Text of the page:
With the increasing popularity of ARM64/AArch64 systems, from the Raspberry Pi 3 and PINE64 to Fujitsu’s move away from SPARC64 supercomputers, there hasn’t been a better time to get started with learning this architecture. I wanted to make a start to an Aarch64 assembly language tutorial but didn’t have access to my RPi3, so I looked into the state of QEMU’s emulation. I didn’t need RPi3-specific hardware – which is just as well as I can’t remember off-hand how the bootcode and start.elf crap would work with QEMU – anyway, I opted for a generic device using Linaro’s EDK2 UEFI firmware. The first pre-built EDK2 binary I downloaded wouldn’t play nicely with the OpenBSD kernel so I grabbed a release mentioned by the FreeBSD team – which worked.[…]
Some highlights that ‘caught my eye’:
* On sparc64 ldomctl(8) now supports more modern firmware found on SPARC T2+ and T3 machines in particular such as T1000, T5120 and T5240. NVRAM variables can now be set per logical domain.
* ACPI support on OpenBSD/arm64 platforms.
* New acpisurface(4) driver providing ACPI support for Microsoft Surface Book laptops.
* New acpipci(4/arm64) driver providing support for PCI host bridges based on information provided by ACPI.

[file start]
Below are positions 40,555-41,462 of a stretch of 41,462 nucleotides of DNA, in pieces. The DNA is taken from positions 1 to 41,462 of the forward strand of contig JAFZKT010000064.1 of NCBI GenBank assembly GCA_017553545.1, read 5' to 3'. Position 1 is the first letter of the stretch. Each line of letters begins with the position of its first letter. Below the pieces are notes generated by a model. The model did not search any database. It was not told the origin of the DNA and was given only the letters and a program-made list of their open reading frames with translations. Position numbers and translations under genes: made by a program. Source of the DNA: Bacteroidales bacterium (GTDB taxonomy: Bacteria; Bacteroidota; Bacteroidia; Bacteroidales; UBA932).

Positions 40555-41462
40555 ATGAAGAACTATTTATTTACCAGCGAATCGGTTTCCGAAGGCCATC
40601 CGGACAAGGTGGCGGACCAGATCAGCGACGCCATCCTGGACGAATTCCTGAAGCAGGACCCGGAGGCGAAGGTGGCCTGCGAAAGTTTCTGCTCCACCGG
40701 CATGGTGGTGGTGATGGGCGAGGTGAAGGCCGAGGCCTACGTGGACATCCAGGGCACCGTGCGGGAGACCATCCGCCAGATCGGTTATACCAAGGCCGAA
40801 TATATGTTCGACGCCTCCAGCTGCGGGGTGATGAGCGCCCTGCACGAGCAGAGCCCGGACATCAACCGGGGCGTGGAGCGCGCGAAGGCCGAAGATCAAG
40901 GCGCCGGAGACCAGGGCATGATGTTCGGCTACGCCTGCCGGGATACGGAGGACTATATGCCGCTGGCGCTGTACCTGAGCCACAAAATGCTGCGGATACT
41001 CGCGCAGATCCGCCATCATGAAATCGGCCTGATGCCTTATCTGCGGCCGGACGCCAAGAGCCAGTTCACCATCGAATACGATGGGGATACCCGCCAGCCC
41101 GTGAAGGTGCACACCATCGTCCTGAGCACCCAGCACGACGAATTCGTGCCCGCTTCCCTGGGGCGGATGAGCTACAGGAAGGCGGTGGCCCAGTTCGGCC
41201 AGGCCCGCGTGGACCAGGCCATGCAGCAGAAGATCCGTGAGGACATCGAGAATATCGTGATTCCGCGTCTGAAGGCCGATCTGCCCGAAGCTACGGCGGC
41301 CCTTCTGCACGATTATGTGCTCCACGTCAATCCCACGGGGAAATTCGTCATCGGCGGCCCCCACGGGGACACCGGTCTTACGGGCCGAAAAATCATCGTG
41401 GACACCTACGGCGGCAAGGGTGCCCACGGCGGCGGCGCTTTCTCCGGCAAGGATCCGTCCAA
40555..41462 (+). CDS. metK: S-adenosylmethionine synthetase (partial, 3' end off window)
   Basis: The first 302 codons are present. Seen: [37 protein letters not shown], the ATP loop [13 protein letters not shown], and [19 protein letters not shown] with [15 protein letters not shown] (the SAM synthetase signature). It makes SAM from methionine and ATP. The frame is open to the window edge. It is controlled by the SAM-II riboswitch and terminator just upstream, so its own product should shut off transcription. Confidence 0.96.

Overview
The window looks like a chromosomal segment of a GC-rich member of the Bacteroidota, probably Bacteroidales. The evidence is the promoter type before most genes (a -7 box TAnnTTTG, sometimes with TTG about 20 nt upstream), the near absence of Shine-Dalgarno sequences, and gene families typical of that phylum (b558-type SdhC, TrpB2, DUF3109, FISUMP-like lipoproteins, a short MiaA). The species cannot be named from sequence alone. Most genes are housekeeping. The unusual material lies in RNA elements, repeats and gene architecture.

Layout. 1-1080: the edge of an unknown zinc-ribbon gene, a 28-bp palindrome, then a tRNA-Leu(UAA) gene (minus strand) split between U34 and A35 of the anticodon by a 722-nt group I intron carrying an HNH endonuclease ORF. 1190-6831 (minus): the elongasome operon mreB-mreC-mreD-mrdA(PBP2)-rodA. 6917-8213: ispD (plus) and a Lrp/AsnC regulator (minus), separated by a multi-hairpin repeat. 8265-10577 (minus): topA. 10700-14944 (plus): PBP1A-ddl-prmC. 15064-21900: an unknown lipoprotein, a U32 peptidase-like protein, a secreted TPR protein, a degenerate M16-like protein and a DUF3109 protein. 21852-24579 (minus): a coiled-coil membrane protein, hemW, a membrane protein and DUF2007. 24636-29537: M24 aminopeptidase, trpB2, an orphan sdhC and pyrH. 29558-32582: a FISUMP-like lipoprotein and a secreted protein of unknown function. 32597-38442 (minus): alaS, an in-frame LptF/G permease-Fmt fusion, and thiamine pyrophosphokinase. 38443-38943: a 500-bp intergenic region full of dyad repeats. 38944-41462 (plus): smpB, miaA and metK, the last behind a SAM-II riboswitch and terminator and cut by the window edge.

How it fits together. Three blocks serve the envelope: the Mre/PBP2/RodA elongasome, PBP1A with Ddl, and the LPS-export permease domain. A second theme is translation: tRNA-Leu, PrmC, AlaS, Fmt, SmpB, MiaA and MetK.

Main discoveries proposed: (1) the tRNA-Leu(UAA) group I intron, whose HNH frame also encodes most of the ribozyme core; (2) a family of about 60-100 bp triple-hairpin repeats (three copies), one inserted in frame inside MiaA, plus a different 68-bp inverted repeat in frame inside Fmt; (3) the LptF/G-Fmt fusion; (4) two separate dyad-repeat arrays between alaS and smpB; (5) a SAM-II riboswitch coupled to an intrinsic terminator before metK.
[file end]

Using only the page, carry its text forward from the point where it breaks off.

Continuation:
* Added a sensor for port replicatior status to acpithinkpad(4).Implemented MAP_STACK option for mmap(2). At pagefaults and syscalls the kernel will check that the stack pointer points to MAP_STACK memory, which mitigates against attacks using stack pivots.
* New RETGUARD security mechanism on amd64 and arm64: use per-function random cookies to protect access to function return instructions, making them harder to use in ROP gadgets.
* clang(1) includes a pass that identifies common instructions which may be useful in ROP gadgets and replaces them with safe alternatives on amd64 and i386.
* The Retpoline mitigation against Spectre Variant 2 has been enabled in clang(1) and in assembly files on amd64 and i386.
* Added SpectreRSB mitigation on amd64.
* Added Intel L1 Terminal Fault mitigation on amd64.
* Meltdown mitigation was added to i386.
amd64 now uses eager-FPU switching to prevent FPU state information speculatively leaking across protection boundaries.
* Because Simultaneous MultiThreading (SMT) uses core resources in a shared and unsafe manner, it is now disabled by default. It can be enabled with the new hw.smt sysctl(2) variable.
Chip vendors controlling the security of OSes should be more transparent in their selection process. They should maintain a list of OSVs that they maintain embargoed fixes. Then uses could determine if they want to trust the OS or not, or try to lobby to try and get the ISA vendor to support their OS. Is the OS on the list, ok then they may have some chance at fixing things. If not on the list I expect to be vulnerable until the embargo ends. There are MANY more OSes than Microsoft Windows, Apple macOS, a limited number of Linux distros, and sometimes FreeBSD.